US semiconductor giant Micron, which is in a legal dispute over patent infringement with United Microelectronics Corp (UMC) and China’s homegrown chipmaker Fujian Jinhua, launched a new series of solid-state drives (SSDs) in Beijing today, according to an official statement.
Micron said the new 9300 series, targeting cloud and enterprise computing sectors, would help it increase market share in China, the world’s largest semiconductor market. Half of Micron’s sales in 2017 came from China.
The new product launch came after Larry Kudlow, a senior economic adviser to US president Trump, said yesterday in Washington that the ongoing Sino-US trade talks were showing “a lot of progress“. The trade talk delegations will host a new round of talks in the next few days.
“I’m hopeful that China and the US will resolve tensions and come to a resolution allowing the two countries and the global economy to move forward in a prosperous way for all,” Micron CEO Sanjay Mehrotra said in a recent interview with China Daily.
It appears to be Micron’s first product launch since the Idaho-based company found itself in the crosshairs of Chinese authorities since the escalation of the Sino-US trade war last year.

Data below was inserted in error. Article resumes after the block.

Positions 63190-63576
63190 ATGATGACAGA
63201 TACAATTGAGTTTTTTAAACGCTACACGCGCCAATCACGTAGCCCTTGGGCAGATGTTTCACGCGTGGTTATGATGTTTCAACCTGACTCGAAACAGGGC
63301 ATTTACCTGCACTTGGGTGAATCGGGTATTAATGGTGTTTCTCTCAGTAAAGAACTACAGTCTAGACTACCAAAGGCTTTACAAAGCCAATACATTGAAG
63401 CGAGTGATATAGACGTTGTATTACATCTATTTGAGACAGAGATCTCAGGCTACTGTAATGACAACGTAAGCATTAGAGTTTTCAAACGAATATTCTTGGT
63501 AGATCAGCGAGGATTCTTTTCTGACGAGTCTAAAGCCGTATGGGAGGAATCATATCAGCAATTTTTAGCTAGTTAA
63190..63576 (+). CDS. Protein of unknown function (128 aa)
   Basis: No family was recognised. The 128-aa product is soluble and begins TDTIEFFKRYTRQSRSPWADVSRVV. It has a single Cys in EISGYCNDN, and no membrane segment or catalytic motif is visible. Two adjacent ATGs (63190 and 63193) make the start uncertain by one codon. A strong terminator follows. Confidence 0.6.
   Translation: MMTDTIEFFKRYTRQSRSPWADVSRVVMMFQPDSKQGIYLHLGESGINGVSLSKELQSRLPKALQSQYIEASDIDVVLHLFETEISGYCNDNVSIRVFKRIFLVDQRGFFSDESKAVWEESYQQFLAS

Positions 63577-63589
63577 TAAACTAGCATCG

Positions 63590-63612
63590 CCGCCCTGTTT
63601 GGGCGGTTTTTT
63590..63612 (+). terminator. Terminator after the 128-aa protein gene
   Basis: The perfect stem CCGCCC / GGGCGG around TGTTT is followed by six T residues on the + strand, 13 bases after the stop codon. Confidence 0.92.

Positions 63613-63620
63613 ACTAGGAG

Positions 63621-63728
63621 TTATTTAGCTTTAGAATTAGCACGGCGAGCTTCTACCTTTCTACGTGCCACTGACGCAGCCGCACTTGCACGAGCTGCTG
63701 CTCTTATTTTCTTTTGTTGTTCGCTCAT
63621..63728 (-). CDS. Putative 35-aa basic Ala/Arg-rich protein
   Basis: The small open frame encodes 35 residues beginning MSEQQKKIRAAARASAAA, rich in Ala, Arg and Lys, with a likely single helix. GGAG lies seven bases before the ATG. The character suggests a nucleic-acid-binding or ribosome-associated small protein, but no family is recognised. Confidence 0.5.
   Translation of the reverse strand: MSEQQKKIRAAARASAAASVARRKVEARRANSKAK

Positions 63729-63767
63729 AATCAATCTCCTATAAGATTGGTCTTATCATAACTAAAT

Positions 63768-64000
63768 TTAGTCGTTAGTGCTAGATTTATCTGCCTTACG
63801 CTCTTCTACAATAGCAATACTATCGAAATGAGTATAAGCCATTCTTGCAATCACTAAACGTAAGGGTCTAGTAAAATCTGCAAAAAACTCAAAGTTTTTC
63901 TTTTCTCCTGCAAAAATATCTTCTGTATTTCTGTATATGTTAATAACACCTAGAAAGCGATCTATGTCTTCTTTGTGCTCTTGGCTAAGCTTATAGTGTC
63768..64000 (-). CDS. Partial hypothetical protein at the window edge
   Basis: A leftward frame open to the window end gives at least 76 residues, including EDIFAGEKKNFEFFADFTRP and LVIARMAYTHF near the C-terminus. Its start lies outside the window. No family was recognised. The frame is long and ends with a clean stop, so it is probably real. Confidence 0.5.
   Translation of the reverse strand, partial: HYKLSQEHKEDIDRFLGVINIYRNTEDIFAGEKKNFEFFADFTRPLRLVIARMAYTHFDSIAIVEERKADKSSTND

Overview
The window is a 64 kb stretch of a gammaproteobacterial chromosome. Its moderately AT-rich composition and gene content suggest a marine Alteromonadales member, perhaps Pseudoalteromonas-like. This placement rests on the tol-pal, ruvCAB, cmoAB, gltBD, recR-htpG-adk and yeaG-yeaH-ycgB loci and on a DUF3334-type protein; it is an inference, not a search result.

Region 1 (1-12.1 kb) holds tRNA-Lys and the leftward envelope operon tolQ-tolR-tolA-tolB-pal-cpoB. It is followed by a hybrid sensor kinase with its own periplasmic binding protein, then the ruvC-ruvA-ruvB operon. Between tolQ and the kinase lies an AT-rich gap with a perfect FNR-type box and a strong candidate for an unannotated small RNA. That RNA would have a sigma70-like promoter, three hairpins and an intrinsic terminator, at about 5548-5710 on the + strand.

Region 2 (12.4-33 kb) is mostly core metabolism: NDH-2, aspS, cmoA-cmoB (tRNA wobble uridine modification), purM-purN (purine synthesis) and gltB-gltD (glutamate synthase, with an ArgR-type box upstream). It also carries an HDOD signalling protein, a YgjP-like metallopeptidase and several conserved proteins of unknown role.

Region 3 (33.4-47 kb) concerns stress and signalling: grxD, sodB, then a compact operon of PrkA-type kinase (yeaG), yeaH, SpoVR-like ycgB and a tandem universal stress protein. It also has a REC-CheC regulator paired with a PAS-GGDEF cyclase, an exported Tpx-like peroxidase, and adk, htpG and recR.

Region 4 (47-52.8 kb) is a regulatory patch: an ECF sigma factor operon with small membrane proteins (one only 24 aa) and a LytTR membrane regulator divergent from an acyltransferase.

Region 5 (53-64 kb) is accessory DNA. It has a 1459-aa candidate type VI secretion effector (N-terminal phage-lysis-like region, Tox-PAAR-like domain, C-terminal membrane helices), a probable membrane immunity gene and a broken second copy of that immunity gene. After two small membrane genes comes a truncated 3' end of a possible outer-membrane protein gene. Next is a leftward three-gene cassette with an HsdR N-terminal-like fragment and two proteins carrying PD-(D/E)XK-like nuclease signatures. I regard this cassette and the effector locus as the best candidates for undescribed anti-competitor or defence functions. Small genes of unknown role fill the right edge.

Micron accused chipmaker Fujian Jinhua and UMC of stealing its trade secrets and the companies filed patent infringement lawsuits in both the United States and China.
Last July, the Fuzhou Intermediate People’s Court issued a preliminary injunction banning sales of some Micron memory and storage products in China. It’s not clear immediately if the new product launch means the ban on Micron product sales has been lifted.
Micron, together with Samsung Electronics and SK Hynix, are also targets of an anti-trust investigation in China since last May.
Editor: Nadine Freischlad
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